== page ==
Preventing Post-Traumatic Stress
A decade after the start of the wars in Afghanistan and Iraq, studies have shown that the incidence of post-traumatic stress disorder (PTSD) among troops is surprisingly low, and a Harvard researcher credits the drop, in part, to new efforts by the Army to prevent PTSD, and to ensure those who do develop the disorder receive the best treatment available.
In an article that appears in the May 18 issue of Science, Professor of Psychology Richard J. McNally says there is reason for cautious optimism when it comes to the prevalence of PTSD. While early estimates suggested as many as 30 percent of troops might develop PTSD, current surveys show the actual rates ranging from 2.1 to 13.8 percent. The most rigorous survey of American troops found that 4.3% of all American military personnel deployed to Iraq and Afghanistan developed PTSD, and 7.6 of those reporting combat exposure did so.
"As a society we're much more aware of these issues than ever before," McNally said. "That is reflected by the fact that the military and the Veteran's Administration has established programs to ensure soldiers receive the best treatment possible. The title of my article is 'Are We Winning the War Against Post-Traumatic Stress Disorder?' I think a provisional answer to that is, 'Yes, we might be.'"
While part of the drop may simply be that wars are less lethal – in a decade of war in Iraq, fewer than 5,000 American troops were killed, compared to more than 55,000 killed over a similar period in Vietnam – McNally suspect that new efforts by the Army to tackle the disorder sooner, and ensure soldiers receive the best treatment available, may be helping, too.
The suggestion that 30 percent of troops might develop PTSD was based on the findings of the National Vietnam Veterans Readjustment Study (NVVRS), completed in 1990, which found that 30.9 percent of Vietnam veterans showed symptoms of the PTSD. While later analyses brought that number down, the findings served to galvanize Army efforts to address the risk of soldiers developing the disorder, McNally said.
"It's important to remember that simply being deployed carries a great deal of stress," McNally said. "Soldiers miss their family, and those who stay at home essentially become a one-parent family. Difficulties with children, or school or making ends meet – there are all kinds of stressors that have to do with separating families, let along having one member in a war zone. Fortunately, the military has taken steps to help soldiers cope with these stressors in addition to the traumatic combat stressors that can produce PTSD."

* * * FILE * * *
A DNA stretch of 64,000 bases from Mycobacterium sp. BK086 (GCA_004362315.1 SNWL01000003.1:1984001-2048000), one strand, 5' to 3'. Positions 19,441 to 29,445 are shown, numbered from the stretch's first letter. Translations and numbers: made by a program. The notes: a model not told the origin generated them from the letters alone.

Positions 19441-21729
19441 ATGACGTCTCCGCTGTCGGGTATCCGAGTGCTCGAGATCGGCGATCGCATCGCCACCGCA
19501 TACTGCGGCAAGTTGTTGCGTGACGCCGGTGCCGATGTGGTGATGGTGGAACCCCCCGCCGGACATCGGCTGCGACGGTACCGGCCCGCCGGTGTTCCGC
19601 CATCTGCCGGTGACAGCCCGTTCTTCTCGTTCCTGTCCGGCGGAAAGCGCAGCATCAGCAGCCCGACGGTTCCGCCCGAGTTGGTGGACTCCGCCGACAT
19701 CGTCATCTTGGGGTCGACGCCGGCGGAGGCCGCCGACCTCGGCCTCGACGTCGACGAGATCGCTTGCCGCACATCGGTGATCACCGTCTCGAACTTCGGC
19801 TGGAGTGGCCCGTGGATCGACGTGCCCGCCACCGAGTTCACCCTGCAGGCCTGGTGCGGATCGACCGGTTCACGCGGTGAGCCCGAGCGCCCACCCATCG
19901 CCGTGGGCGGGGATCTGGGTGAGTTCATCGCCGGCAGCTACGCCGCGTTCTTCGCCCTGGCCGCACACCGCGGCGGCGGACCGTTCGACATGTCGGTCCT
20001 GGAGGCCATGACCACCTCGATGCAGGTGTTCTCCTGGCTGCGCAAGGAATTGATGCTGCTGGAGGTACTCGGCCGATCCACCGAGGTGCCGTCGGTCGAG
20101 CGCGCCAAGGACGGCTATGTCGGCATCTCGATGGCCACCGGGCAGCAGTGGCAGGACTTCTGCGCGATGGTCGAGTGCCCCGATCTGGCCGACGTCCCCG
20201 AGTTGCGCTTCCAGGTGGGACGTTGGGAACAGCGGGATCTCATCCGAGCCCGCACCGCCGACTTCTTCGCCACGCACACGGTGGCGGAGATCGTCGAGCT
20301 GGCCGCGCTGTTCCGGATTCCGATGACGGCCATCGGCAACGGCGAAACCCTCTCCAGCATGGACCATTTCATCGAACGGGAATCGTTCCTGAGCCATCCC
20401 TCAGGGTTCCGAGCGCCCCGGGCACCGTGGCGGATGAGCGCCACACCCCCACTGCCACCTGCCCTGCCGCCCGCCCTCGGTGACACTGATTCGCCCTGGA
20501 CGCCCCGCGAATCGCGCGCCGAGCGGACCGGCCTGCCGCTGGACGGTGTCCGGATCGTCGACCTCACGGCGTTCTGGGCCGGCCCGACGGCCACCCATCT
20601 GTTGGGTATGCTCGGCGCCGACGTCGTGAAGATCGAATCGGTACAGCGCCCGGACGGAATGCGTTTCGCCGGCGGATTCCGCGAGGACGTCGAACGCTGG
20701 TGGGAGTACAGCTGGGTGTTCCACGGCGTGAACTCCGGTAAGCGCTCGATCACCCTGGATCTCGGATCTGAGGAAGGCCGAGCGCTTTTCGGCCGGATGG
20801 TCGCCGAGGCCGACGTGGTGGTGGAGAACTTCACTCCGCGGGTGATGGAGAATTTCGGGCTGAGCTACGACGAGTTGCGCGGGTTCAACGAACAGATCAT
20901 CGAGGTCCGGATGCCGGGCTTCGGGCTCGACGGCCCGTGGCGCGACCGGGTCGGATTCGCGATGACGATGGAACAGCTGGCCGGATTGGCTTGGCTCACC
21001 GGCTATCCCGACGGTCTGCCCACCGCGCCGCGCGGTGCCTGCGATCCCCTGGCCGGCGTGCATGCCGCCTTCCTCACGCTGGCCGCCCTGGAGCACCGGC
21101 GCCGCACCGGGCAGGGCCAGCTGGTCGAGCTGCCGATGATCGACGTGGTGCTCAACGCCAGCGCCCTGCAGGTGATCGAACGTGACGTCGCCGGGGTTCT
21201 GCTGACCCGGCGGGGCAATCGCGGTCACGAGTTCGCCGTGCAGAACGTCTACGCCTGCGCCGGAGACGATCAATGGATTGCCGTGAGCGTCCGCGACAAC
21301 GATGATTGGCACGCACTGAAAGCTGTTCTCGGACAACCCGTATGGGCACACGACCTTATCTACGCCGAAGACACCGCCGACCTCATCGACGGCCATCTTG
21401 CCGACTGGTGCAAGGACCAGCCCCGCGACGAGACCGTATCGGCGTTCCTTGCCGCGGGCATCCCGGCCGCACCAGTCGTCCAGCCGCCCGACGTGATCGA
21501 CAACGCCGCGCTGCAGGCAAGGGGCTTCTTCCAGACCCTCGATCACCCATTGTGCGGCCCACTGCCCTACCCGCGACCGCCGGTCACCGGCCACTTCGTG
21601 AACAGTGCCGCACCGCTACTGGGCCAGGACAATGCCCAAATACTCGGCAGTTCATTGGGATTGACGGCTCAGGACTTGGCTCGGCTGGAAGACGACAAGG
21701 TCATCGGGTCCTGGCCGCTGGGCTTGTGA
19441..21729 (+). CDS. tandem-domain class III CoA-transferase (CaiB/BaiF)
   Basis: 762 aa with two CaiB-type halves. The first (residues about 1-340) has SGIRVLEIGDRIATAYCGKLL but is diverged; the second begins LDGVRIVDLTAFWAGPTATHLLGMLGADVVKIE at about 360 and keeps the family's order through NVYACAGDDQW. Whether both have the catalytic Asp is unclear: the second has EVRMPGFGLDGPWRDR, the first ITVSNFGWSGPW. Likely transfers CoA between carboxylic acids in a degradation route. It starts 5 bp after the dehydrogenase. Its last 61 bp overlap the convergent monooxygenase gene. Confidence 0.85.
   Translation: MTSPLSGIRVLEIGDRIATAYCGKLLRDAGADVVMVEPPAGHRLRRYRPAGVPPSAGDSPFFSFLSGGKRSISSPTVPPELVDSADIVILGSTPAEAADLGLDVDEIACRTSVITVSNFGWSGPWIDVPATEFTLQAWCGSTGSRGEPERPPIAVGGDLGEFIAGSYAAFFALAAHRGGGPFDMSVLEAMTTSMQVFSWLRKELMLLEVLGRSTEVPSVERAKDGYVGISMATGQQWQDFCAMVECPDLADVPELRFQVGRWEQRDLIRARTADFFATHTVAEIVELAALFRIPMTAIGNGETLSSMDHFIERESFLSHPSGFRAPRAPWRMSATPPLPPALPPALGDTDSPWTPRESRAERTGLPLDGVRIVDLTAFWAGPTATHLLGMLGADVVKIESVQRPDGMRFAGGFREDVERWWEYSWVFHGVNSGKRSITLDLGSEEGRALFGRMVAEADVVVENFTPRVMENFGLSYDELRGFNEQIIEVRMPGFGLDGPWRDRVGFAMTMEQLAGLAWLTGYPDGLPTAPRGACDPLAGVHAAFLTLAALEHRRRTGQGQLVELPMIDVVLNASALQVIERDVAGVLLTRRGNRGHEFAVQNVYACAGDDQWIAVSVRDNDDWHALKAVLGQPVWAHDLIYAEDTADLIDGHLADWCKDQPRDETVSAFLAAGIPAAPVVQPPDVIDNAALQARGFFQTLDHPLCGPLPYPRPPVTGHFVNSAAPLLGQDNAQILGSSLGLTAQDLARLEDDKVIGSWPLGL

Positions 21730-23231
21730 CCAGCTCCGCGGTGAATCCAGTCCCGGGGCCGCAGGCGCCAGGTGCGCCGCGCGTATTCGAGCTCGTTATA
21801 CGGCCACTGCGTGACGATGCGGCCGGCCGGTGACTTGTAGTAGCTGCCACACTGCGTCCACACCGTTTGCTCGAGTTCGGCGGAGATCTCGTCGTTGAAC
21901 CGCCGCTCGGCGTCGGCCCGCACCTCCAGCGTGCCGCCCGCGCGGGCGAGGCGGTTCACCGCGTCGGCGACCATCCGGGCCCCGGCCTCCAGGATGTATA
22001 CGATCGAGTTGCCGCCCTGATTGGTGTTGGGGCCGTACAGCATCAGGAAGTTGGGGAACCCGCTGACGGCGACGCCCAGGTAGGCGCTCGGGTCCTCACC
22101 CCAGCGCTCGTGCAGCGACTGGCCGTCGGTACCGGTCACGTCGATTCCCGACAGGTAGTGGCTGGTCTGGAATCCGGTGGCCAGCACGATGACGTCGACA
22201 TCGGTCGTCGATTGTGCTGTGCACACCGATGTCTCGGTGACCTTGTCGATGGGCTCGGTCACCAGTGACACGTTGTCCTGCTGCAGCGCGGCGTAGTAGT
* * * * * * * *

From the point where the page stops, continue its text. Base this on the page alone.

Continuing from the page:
That cognizance has emerged in the form of the Comprehensive Soldier Fitness (CSF) program and Battlemind training, programs created, respectively, to help soldiers build the resilience necessary to reduce their risk for PTSD before being deployed, and to treat those at risk of developing the disorder after they return.
"It's not therapy per se, but a preventive intervention to help people put their experiences in perspective," McNally said, of the Battlemind training. "For example, it encourages soldiers to use the sort of emotional bonding that happens within units to reconnect with their families, and to see symptoms like hyper-vigilance not as symptoms of a mental disorder, but as something they need to adjust when they come home. It helps people realize that those things are part of the normal re-adjustment process."
And thus far, McNally said, the evidence suggests that the training has a positive effect. The results of random trials show that, four months after returning home, soldiers who underwent Battlemind training showed fewer symptoms of PTSD and depression than did those who underwent the Army's standard postdeployment program. Unfortunately, no such trials have been conducted with CSF, so it remains unclear what impact, if any, it has on the incidence of PTSD.
Despite such efforts, however, some soldiers will develop PTSD, McNally said.
Those who do will now have access to what are known to be the best treatments for the disorder, including prolonged exposure and cognitive processing therapy.
"Until this initiative, less than 10 percent of the clinical specialists in PTSD used these treatments," McNally said. "These treatments weren't available to veterans of the Vietnam War – they were only developed in the 1990s – and the evidence shows that the longer you have PTSD, the more likely it is that other problems will accumulate. The earlier we can get people into treatment, the quicker we can help them get their lives back together."
Source: Harvard University